Study Design

Study Type : Interventional  (Clinical Trial)
Actual Enrollment : 150 participants
Allocation: Randomized
Intervention Model: Parallel Assignment
Masking: Single (Outcomes Assessor)
Primary Purpose: Prevention
Official Title: CTI in the Transition From Hospital to Community
Study Start Date : April 2002
Primary Completion Date : October 2007
Study Completion Date : October 2007

Resource links provided by the National Library of Medicine

U.S. FDA Resources

Arms and Interventions

Arm Intervention/treatment
Active Comparator: 1
Participants will receive standard aftercare and community care services.
Behavioral: Usual care
Usual care will include the standard aftercare and community care services.
Experimental: 2
Participants will receive usual care and the Critical Time Intervention.
Behavioral: Critical Time Intervention (CTI)
CTI is designed specifically to enhance the continuity and focus of care during the transition from psychiatric hospital to community care. CTI does not replace community treatment and support, but instead is meant to complement available services. CTI will provide training in community living skills and in team-managed transfer of caregiving from hospitals to services and supports in the community. Participants will receive CTI for 9 months after hospital discharge.
Behavioral: Usual care
Usual care will include the standard aftercare and community care services.

Outcome Measures

Primary Outcome Measures :
  1. Number of adverse outcomes after hospital discharge, particularly homelessness [ Time Frame: Measured over 18 months ]

Eligibility Criteria

Information from the National Library of Medicine

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Ages Eligible for Study:   18 Years to 59 Years   (Adult)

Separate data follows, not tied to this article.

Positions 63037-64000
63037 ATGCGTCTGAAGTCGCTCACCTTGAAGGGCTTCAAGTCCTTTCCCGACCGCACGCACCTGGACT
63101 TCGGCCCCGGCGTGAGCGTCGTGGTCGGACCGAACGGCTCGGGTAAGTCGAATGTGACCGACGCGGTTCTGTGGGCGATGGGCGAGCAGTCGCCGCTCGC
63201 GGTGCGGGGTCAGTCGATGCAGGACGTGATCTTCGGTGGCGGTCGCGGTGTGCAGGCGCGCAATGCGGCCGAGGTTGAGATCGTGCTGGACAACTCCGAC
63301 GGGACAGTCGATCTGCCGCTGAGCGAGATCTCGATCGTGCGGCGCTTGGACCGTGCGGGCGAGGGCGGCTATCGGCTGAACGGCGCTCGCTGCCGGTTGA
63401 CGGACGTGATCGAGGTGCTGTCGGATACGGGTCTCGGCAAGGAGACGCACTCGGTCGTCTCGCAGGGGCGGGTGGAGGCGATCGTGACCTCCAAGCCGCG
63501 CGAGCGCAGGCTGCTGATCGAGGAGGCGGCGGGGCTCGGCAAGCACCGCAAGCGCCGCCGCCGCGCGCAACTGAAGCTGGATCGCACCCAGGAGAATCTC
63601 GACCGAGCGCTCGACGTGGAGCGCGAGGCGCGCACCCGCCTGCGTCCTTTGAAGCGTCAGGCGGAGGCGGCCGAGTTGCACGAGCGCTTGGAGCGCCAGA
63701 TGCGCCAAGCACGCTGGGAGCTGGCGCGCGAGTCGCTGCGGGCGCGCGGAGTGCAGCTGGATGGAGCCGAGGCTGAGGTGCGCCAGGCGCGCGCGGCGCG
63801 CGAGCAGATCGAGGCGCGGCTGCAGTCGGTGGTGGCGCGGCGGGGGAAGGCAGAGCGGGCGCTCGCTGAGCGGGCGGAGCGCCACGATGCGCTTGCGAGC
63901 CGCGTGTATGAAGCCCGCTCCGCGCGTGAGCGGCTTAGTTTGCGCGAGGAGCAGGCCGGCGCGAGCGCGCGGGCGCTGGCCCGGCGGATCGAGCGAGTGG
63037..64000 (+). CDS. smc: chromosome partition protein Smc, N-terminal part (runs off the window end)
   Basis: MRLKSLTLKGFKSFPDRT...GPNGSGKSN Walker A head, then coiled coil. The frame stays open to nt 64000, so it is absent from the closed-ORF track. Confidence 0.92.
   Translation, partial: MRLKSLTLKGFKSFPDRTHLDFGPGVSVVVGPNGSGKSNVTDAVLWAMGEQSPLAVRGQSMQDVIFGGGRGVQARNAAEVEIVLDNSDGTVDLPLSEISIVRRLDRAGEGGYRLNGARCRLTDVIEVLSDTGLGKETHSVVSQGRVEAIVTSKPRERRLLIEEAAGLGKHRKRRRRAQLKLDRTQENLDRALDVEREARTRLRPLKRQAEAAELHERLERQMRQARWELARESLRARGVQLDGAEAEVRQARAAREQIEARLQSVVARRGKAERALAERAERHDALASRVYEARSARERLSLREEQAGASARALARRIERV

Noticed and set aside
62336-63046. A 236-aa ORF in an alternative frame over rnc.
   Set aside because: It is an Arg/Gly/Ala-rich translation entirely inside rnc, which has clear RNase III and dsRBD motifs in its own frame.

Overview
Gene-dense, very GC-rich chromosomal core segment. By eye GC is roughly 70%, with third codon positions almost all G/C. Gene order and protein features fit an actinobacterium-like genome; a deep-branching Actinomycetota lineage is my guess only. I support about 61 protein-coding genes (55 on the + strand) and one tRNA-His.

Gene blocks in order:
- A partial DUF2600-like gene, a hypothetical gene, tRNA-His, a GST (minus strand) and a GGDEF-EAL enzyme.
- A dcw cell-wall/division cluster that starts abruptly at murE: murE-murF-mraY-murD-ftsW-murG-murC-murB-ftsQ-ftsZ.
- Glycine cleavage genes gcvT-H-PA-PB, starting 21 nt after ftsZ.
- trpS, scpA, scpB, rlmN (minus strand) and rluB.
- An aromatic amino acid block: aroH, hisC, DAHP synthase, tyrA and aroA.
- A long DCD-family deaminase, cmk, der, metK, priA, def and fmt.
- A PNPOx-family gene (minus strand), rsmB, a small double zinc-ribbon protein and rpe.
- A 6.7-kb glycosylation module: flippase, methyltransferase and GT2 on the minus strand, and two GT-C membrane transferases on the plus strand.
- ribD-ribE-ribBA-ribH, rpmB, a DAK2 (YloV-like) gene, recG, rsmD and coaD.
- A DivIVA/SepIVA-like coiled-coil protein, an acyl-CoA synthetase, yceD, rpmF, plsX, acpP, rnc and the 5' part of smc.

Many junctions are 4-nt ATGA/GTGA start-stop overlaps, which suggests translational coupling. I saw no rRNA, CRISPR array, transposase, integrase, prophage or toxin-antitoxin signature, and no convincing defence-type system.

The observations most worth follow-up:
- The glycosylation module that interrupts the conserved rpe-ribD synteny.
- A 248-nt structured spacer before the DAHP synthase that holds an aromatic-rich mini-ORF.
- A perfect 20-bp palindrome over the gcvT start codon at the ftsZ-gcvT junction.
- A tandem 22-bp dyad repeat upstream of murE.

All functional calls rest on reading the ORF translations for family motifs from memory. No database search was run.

Sexes Eligible for Study:   All
Accepts Healthy Volunteers:   No

Inclusion Criteria:

  • Diagnosis of psychosis
  • Homelessness during the 18 months before study entry
  • English speaking
Contacts and Locations

Information from the National Library of Medicine

To learn more about this study, you or your doctor may contact the study research staff using the contact information provided by the sponsor.

Please refer to this study by its ClinicalTrials.gov identifier (NCT number): NCT00621465

United States, New York
Rockland Psychiatric Center
Orangeburg, New York, United States, 10962
Sponsors and Collaborators
New York State Psychiatric Institute
National Institute of Mental Health (NIMH)
Principal Investigator: Daniel Herman, DSW NYS Psychiatric Institute
More Information

Responsible Party: New York State Psychiatric Institute
ClinicalTrials.gov Identifier: NCT00621465     History of Changes
Other Study ID Numbers: R01 MH059716,#4640R
R01MH059716 ( U.S. NIH Grant/Contract )
First Posted: February 22, 2008    Key Record Dates
Last Update Posted: December 30, 2011
Last Verified: December 2011

Keywords provided by New York State Psychiatric Institute:
Case Management
Severe Mental Illness

Additional relevant MeSH terms:
Psychotic Disorders
Mental Disorders
Schizophrenia Spectrum and Other Psychotic Disorders